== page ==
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Frozen potatoes: playing the tuber.

McDonald's has given french fries a bad name.

A large order of McDonald's fries gets 48 percent of its 400 calories from fat. What's more, it socks you with 22 grams of fat--about a third of what most people should eat in a day.

And although the switch from beef fat to vegetable oil cut the saturated fat in half, it still gives you five grams of the stuff--a quarter of your daily limit.

French fries don't have to be that bad. We found a half dozen or so with terrific numbers. They just weren't at McDonald's--or any other fast-food restaurant. Nope. They were in our supermarket's frozen-food case. (Check it out, Ronald!)

Unfortunately, most packages don't carry nutrition information, so there's no way for consumers to tell the good from the bad.


To get the best fries, stick to ones that are:

* Bigger. Most frozen fries are "par-fried" (deep fried for a minute or two) before they're packaged. Par-frying gets rid of excess moisture, but deposits a layer of oil on the surface. That's why the bigger fries--which have less surface area per serving than the smaller fries--end up with the least fat.

Check the chart. Sure enough, other than Ore-Ida Lites Crinkle Cuts (which use less oil to begin with), the lower-fat fries tend to be the larger ones. Look for the words "wedges," "dinner," "cottage," or "steak" in the name. Stay away from "shoestrings," "twirls," or "skinny" or "pixie" fries.

* Unseasoned. Most frozen fries are only lightly salted. A typical 3 1/2-ounce serving contains less than 50 milligrams of sodium--well below the FDA's 140-mg limit for a "low sodium" food. That means they're on the bland side, which lets you season them (what a refreshing idea).

How can you tell which are the low-sodium fries? Simple. They're the ones with only a handful of ingredients: potatoes, oil (from par-frying), dextrose (makes them uniform in color), and a (probably) safe additive to keep them from turning brown.

* Baked. Most packages suggest several different cooking methods. Ignore any that add oil. That leaves baking, microwaving, or pan frying in a non-stick skillet with no oil.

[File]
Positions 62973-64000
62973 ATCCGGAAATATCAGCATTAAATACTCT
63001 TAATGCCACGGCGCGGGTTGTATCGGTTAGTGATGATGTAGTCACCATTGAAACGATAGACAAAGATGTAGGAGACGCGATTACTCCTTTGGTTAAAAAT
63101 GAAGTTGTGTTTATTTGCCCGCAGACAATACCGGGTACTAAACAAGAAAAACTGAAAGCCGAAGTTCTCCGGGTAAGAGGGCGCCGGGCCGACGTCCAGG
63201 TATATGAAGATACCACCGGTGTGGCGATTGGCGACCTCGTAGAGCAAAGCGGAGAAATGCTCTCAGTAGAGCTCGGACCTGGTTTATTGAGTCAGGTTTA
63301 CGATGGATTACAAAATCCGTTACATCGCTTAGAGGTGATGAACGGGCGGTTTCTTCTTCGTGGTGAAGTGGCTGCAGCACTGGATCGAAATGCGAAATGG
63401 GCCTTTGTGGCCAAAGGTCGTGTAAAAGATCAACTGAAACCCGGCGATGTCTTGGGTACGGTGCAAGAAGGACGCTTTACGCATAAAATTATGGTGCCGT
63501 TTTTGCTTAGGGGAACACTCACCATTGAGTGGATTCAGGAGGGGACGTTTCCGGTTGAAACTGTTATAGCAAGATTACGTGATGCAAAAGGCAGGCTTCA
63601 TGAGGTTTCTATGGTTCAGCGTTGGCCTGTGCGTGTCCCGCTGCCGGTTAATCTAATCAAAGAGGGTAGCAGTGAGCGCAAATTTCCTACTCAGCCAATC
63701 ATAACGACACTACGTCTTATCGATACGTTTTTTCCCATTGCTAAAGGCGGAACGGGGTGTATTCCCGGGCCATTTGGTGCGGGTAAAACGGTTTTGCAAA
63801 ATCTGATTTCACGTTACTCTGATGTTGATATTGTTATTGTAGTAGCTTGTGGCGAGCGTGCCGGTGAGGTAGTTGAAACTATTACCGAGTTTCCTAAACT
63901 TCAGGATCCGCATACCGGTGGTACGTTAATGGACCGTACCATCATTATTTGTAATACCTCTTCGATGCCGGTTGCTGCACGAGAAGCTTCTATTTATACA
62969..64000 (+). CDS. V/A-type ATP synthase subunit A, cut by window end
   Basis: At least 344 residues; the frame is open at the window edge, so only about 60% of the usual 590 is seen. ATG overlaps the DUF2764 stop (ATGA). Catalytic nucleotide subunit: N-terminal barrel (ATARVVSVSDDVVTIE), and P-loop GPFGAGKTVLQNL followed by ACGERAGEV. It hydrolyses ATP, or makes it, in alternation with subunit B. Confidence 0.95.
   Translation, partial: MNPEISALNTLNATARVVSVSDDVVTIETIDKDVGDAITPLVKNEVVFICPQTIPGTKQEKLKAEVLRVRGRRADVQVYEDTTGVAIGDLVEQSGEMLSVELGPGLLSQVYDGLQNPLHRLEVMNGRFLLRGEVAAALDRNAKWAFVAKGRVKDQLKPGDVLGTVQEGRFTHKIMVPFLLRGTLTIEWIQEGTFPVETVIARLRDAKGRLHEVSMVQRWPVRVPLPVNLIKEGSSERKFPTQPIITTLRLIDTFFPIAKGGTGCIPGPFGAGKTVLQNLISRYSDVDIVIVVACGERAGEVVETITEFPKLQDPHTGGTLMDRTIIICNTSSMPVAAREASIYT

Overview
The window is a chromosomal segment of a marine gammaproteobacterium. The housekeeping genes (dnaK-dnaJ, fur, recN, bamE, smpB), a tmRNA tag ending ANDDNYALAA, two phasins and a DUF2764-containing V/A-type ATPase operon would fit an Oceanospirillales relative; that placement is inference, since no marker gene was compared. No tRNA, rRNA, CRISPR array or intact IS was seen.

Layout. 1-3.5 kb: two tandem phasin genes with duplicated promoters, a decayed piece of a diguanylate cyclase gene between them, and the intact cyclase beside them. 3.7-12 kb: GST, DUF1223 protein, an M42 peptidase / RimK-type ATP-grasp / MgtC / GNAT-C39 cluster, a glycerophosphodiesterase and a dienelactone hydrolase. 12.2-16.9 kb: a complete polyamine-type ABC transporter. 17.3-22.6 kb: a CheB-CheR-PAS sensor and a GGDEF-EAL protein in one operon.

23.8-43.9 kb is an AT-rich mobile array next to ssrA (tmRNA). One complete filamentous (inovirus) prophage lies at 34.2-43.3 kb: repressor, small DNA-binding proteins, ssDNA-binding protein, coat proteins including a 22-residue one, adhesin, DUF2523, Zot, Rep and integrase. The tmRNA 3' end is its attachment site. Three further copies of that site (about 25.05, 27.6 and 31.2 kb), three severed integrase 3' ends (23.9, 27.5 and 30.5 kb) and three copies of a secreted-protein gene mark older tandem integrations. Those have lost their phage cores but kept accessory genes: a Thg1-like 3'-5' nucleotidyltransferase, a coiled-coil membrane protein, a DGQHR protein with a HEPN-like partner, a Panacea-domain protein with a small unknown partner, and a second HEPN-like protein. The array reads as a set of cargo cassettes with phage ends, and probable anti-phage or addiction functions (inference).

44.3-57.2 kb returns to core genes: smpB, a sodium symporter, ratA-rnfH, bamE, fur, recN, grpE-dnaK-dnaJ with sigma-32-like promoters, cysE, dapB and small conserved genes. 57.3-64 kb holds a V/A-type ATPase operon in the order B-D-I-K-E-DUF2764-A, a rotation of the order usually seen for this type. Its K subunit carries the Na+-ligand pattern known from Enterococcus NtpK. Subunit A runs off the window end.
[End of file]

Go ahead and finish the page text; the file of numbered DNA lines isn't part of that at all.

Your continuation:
(Stay away from products that tell you to microwave the fries on metallic grey surfaces--"heat susceptors"--that are part of the package. Susceptors may release potentially harmful chemicals into the food.)

While you're ignoring, don't forget to forget any label claims. McCain says its fries are "Cholesterol Free," but that doesn't make them any better than Ore-Ida's or Simplot's. None use beef shortening.

And "95% Fat Free" fries like McCain Crinkle Cuts still contain five grams of fat per serving, or more than twice the two-gram maximum for a "lowfat" food.


Look at most boxes of hash browns and you'll think you've gone to potato heaven. McCain Southern Style Hashbrowns are typical. According to the box, they have no fat. Wow!

But wait a minute. The cooking instructions tell you deep fry or pan fry the potatoes in six tablespoons of oil. McCain's nutrition information conveniently omits this added oil.

We tried cooking McCain's and Ore-Ida's hash browns with little or no oil in a non-stick skillet, but they ended up slightly browned on the outside and more than slightly gooey and raw on the inside.

If you can't live without hash browns, try the new line of refrigerated Simply Potatoes. When we pan-fried them using the smallest amoung of oil the company reconmends, they were delicious. One (plain Hash Browns) even qualified for a Best Bite. Too bad the others were so high in sodium. Like most non-frozen commercial potatoes, Simply Potatoes use sulfites as preservatives, so if you're allergic, beware.


Ever wonder what companies do with the potatoes that are too small for fries? They're ground, mixed with oil, salt, and flavorings, and shaped into nutritional hand grenades known as Tater Tots. Then they're deep-fried.

If you've never had one, check out a school cafeteria. Millions of kids probably think potatoes grow that way.

Tots are loaded with grease and salt right out of the package. McCain Tasti Taters, for example, hit the scales at 53 percent of calories from fat. And that's if you bake them.


Take a walk on the cold side of your supermarket. You'll see dozens of frozen baked, mashed, scalloped, nachoed, cheddared, and au gratined potato dishes that go from fridge to table after just 5 to 10 minutes in the microwave (20 to 45 minutes in a conventional oven).

Ore-Ida's and Weight Watchers' Baked Potatoes give you some broccoli or other vegetables, but don't let the pictures on the boxes fool you into thinking they're like something you'd whip up at home. Not unless you have a supply of Yellow No. 5 and 6 dyes, artificial flavors, and preservatives in your cupboard.

In contrast, Soypreme's Stuff'n'Spuds start with organically grown potatoes and use tofu instead of cheese. That means less saturated--but not necessarily total--fat. Unfortunately, the tofu tasted gummy and flavorless to us.

Oh Boy!'s Stuffed Potatoes (which are mashed potatoes in little plastic tubs) top the list nutritionally. All get less than 25 percent of their calories from fat, and they use no artificial colors or flavors.
COPYRIGHT 1991 Center for Science in the Public Interest
No portion of this article can be reproduced without the express written permission from the copyright holder.
Copyright 1991, Gale Group. All rights reserved. Gale Group is a Thomson Corporation Company.

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Title Annotation:nutritional content of different varieties of frozen potatoes
Author:Schmidt, Stephen
Publication:Nutrition Action Healthletter
Date:May 1, 1991
Previous Article:CSPI's (fat) savings plan.
Next Article:What, meat worry?

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